Beans

Beans! What would we do without beans? And the great part is we have almost every variety under the sun! White, red black yellow small big in every shape color and size. Try these palm oil fried beans, these surprisingly good stir-fried black beans sprouts and this fresh bean soup and this black bean stew.Also beans make really good burger patties.

Pumpkin

Have you ever noticed that the best pumpkins are not even farmed? They just grow by themselves on waste pits and heaps. Now before you think this is a bad thing, let me explain why these are some of the best pumpkins and why they thrive. You see biodegradable waste is manure for these seeds that we randomly throw. Because the environment is so conducive, these seedlings thrive to become the greenest vines and they give some of the best pumpkins. And we like our pumpkins alongside that soft matooke preferably steamed.  Here is some comforting pumpkin soup and pumpkin stir-fry to try.

Nile Perch

Every time I am travelling I keep eyeing those larger than life Nile perches being butchered by the road side. One of my dreams is to buy a massive one and then cook it whole in herbs and spices because that amount of flesh they have is just so unbelievable! Did you know that when the CNN crew came to shoot me in my kitchen my parent’s kitchen, I made perch with groundnut stew and we ate it with akalo (which we call obundu). It was such a great day. You can watch the video here and then go make the stew. Also fish to be specific perch in bugers is epic. The flavours are amazing. You should  try it.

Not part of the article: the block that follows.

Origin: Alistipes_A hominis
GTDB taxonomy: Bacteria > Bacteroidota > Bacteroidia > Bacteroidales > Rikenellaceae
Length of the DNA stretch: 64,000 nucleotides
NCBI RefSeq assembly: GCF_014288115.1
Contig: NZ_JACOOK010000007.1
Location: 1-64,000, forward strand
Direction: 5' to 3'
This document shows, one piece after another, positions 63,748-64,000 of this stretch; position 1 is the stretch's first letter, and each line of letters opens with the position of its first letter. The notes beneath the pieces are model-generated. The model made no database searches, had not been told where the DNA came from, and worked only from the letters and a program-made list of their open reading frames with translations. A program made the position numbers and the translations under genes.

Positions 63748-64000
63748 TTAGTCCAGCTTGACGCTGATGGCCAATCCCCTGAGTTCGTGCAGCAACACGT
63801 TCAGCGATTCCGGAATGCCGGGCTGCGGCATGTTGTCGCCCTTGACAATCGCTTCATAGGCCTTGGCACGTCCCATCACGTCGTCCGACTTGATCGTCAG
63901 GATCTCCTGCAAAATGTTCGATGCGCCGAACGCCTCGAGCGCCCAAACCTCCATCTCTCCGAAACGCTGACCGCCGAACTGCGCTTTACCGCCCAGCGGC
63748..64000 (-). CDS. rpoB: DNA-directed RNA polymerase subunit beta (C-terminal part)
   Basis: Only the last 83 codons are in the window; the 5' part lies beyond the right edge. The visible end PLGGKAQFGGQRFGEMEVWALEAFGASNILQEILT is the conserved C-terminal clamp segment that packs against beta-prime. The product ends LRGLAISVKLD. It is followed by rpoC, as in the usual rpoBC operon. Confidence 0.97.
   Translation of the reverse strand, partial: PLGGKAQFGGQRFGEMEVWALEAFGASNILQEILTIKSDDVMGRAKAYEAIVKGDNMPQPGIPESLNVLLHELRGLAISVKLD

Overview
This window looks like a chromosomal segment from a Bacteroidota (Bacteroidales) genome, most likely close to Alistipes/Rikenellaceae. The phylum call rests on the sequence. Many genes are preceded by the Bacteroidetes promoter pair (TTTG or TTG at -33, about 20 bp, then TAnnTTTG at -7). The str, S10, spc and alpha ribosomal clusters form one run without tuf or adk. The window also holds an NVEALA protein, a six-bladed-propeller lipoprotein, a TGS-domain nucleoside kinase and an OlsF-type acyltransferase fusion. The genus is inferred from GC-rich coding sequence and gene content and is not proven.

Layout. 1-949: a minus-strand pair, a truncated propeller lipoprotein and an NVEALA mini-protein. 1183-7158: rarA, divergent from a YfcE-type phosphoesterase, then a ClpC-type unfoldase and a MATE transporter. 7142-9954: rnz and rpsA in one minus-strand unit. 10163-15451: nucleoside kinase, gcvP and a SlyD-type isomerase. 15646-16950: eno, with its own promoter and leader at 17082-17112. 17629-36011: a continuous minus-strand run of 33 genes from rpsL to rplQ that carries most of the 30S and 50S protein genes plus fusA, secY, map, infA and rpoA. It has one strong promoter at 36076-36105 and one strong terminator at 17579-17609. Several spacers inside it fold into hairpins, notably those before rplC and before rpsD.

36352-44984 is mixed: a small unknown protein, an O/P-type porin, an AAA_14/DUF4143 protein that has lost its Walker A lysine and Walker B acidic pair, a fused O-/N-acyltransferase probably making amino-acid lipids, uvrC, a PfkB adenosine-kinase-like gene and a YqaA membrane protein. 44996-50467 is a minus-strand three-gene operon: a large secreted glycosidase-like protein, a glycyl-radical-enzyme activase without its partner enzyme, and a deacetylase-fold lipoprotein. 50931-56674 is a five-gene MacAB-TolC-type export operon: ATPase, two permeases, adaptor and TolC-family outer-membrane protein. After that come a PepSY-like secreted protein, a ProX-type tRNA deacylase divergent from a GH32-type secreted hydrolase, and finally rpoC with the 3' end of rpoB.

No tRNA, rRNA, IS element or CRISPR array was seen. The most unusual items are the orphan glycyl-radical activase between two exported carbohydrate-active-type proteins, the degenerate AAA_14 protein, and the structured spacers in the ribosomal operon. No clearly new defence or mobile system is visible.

Mukene

I have spotted packaged fried mukene in supermarkets many times. It is great as a snack and can be made into sauce too! Here is how I mostly prepare it with a rich base of tomatoes and it goes well with posho, rice and anything really.

Simsim

I have childhood memories of bucket of simsim paste sent to us by family friends. I learnt to eat it with sweet potatoes and the taste is otherworldly! If you haven’t tried simsism with sweet potatoes, you should. I made a remix of the two by making these simsim balls. Now I always have a bottle of simsim because I like sprinkling it on almost anything.  It enhances the flavour of almost everything.

Irish Potatoes

Did you know that aside from cassava and matooke, irish potatoes and popular for making katogo and chips/fries but mostly katogo. Here is a potato-groundnut katogo to try.

Millet

I hear tales from my parents that I used to feed on millet a lot as a kid. A LOT! It was when I fell in love with bushera that I started to appreciate millet.  I have been experimenting with making millet bread and the bread is so rich and filling. Here is a massive donut I baked with millet over a year ago.

Phew! That was a long list! I hope you find something to try in this season of celebration. Make sure you let me know when you do try them out or use the #AkitchenInUg to share your creations inspired by the above.

🙂

Sophie

Advertisements